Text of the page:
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Jun 05 2019 - 08:53am
The Role of Vialogues in Self-Directed Learning
Social multimedia tools such as Vialogues play a crucial role in disseminating information and guiding in the process of informal self-directed learning (SDL). One advantage of such collaborative digital platforms is that they allow users to select and access educational content at their convenience. This implies that these platforms permit flexible and tailored learning environment based on the users’ needs. Likewise, these platforms permit learners to socialize by commenting on the learning content and providing important insights, which sets a foundation for a social network. According to Lee, Osop, Goh, and Kelni (2017), collaborative multimedia platforms facilitate procedural and active learning. Procedural learning is defined as the acquisition of skills through repetitive tasks to an extent that the skills become automated and do not require awareness nor extra effort (Lejeune, Wansard, Geurten, & Meulemans, 2016). It activates multiple brain structures such as the prefrontal cortex and cerebellum, and consists of two stages (Lejeune, Wansard, Geurten, & Meulemans, 2016). During the first stage, also known as the “fast learning”, there is a drastic improvement in the skill performance within a single learning session (Lejeune, Wansard, Geurten, & Meulemans, 2016). During the second stage, also known as “slow learning”, the improvement is gradual and lasts over several learning sessions until it becomes automated (Lejeune, Wansard, Geurten, & Meulemans, 2016). Nonetheless, digital media platforms such as Vialogues aid in the procedural learning in the process outlined by Mayer’s (2001) Cognitive Theory of Multimedia Learning (CTML), which holds three following assumptions: dual-channel assumption, limited-capacity assumption, and active-processing assumption. The dual-channel assumption holds that humans have separate processing channels for visual and auditory stimuli (Mayer, 2001). The limited-capacity assumption is defined as humans are limited in the amount of stimuli that can be processed by one channel at a time (Mayer, 2001). Active processing occurs when humans are engaging in “active learning by attending to relevant incoming information, organizing selected information into coherent mental representations, and integrating mental representations with other knowledge” (Mayer, 2001, p.4). Videos utilize a presentation-mode approach is utilized which involves multiple types of stimuli (e.g. visual, auditory, etc.). Hence, according to the dual-assumption, when learners are watching Vialogues, the verbal material is processed in the auditory/verbal channel while the nonverbal material is processed in the visual/pictorial channel in the viewer’s working memory (Mayer, 2001). Then, the education content of the videos is integrated with other information in the long-term memory (Mayer, 2001). Likewise, it reduces unnecessary cognitive load since we have a limited working memory capacity (Mayer, 2014). This, in turn, makes the educational content in Vialogues more meaningful. Moreover, Park (2015) found that personalized narration using human voice significantly reduces perceived cognitive load, improves learner’s motivation in regards to confidence and relevance, and promotes situational interest compared to non-verbal presentation of the information. However, it is important to note that an extraneous processing of the cognitive capacity can be caused if the design of the Vialogue is poor (e.g. irrelevant images) (Mayer, 2014). Complexity of the material presented and the learners’ initial motivation also play a role in their cognitive capacity during the multimedia learning (Mayer, 2014). The complexity of the material affects the essential processing, which involves filtering unecessary information; and the learners’ initial motivation affects their comprehension of the material (i.e. organization and integration of the material) (Mayer, 2014). Therefore, the creators of Vialogues should consider these factors when generating content for their audience.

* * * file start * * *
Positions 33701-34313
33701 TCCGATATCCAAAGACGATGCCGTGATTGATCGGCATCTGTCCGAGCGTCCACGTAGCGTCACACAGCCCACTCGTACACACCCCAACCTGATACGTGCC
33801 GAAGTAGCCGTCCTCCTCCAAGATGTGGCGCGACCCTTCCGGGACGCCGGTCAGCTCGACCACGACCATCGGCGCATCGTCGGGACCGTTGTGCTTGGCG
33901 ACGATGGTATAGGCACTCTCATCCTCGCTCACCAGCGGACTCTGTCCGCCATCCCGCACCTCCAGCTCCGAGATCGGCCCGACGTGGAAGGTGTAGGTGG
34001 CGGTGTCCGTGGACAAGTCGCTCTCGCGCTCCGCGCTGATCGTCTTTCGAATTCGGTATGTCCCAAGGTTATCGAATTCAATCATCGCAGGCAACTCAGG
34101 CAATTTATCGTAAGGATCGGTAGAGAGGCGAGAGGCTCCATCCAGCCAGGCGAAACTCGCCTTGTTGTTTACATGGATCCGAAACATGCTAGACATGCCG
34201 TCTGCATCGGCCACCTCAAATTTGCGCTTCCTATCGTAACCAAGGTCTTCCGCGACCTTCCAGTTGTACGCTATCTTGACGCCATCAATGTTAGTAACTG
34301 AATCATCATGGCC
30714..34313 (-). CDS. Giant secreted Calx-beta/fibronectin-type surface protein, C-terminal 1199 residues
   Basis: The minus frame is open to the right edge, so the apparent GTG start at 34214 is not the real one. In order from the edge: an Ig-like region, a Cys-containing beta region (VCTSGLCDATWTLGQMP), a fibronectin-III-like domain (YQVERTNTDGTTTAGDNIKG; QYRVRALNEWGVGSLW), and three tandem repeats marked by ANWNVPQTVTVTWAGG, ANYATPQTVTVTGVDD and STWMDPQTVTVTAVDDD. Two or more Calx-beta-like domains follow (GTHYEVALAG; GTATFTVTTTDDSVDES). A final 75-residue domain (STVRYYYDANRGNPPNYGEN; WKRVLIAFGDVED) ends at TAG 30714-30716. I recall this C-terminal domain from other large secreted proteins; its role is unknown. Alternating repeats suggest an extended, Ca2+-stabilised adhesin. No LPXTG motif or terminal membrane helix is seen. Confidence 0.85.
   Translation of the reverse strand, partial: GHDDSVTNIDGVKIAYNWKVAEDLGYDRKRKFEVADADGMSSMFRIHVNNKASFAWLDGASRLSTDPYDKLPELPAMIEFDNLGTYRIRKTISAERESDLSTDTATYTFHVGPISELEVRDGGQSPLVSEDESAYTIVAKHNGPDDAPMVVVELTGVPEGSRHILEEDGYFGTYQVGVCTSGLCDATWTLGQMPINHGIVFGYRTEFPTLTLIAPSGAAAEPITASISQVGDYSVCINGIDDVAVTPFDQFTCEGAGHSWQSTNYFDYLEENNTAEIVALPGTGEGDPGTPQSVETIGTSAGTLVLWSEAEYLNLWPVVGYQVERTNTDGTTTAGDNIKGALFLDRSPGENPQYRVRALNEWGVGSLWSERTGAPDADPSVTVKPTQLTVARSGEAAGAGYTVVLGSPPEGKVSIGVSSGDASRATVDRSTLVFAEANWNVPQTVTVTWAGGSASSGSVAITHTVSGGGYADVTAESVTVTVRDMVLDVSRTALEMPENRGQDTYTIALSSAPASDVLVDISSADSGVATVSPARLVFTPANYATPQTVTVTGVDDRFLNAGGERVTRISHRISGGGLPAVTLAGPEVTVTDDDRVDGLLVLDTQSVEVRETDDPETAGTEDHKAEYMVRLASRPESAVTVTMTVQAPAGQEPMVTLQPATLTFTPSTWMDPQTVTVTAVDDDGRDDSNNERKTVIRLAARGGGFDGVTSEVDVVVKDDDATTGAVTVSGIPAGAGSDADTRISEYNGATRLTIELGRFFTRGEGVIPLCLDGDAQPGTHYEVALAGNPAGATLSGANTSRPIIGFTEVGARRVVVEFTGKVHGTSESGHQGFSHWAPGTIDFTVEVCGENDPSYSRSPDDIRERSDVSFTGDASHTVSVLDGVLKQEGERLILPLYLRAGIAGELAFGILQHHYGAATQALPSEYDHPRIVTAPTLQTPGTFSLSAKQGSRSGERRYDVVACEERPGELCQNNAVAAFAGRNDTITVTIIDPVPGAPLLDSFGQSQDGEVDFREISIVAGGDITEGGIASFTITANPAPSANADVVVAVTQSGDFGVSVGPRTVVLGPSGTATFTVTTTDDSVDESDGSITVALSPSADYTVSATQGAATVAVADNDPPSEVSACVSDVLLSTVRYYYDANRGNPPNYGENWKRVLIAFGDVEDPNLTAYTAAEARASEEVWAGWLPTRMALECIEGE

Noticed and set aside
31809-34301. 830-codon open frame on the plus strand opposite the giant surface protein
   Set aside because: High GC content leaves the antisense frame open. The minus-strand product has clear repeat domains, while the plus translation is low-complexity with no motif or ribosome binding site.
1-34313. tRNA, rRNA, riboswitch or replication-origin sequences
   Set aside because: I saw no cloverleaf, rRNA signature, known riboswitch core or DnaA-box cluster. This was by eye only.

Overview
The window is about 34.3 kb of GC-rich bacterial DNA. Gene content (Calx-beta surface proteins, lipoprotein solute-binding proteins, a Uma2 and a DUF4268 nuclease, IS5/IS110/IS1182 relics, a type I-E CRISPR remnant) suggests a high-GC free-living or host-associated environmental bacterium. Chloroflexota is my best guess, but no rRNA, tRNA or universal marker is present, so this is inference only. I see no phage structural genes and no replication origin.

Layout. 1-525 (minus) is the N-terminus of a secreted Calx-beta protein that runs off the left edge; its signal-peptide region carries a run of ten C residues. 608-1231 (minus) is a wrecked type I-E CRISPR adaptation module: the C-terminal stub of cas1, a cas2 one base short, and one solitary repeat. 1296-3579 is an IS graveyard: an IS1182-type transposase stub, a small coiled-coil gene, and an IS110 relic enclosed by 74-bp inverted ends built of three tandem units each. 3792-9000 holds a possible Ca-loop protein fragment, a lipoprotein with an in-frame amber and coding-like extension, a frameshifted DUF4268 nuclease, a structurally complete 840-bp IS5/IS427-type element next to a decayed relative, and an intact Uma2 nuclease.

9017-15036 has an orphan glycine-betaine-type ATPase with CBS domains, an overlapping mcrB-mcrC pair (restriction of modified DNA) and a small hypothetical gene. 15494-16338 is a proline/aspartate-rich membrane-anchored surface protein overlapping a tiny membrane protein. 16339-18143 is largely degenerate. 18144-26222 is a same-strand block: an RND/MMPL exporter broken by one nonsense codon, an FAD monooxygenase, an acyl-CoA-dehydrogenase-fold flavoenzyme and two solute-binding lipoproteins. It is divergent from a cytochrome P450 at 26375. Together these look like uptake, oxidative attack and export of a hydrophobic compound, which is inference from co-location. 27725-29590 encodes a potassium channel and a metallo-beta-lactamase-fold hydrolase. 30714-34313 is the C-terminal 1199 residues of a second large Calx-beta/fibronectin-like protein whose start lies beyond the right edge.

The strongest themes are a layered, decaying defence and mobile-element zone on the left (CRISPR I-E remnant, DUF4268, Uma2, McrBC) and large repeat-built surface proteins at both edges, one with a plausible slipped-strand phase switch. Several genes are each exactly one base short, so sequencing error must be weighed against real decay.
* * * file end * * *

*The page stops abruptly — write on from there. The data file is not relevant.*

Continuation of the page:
References

Lee, C. S., Osop, H., Goh, D. H., & Kelni, G. (2017). Making sense of comments on YouTube educational videos: A self-directed learning perspective. Online Information Review, 41(5), 611-625. doi:10.1108/OIR-09-2016-0274 Lejeune, C., Wansard, M., Geurten, M., & Meulemans, T. (2016). Procedural learning, consolidation, and transfer of a new skill in developmental coordination disorder. Child Neuropsychology, 22(2), 143-154. doi:10.1080/09297049.2014.988608 Mayer, R. (2001). A Cognitive Theory of Multimedia Learning. In Mayer, R., Multimedia Learning. New York: Cambridge University Press Mayer, R. E. (2014). Cognitive theory of multimedia learning. In R. E. Mayer (Ed.), The cambridge handbook of multimedia learning (2nd ed., pp. 43-71). New York, NY: Cambridge University Press. Park, S. (2015). The effects of social cue principles on cognitive load, situational interest, motivation, and achievement in pedagogical agent multimedia learning. Journal of Educational Technology & Society, 18(4), 211-229. Retrieved from https://tc.idm.oclc.org/login?url=https://search-proquest-com.tc.idm.oclc.org/docview/1736895907?accountid=14258
Posted in: Self-Directed Learning|By: Anna Lizarov|10 Reads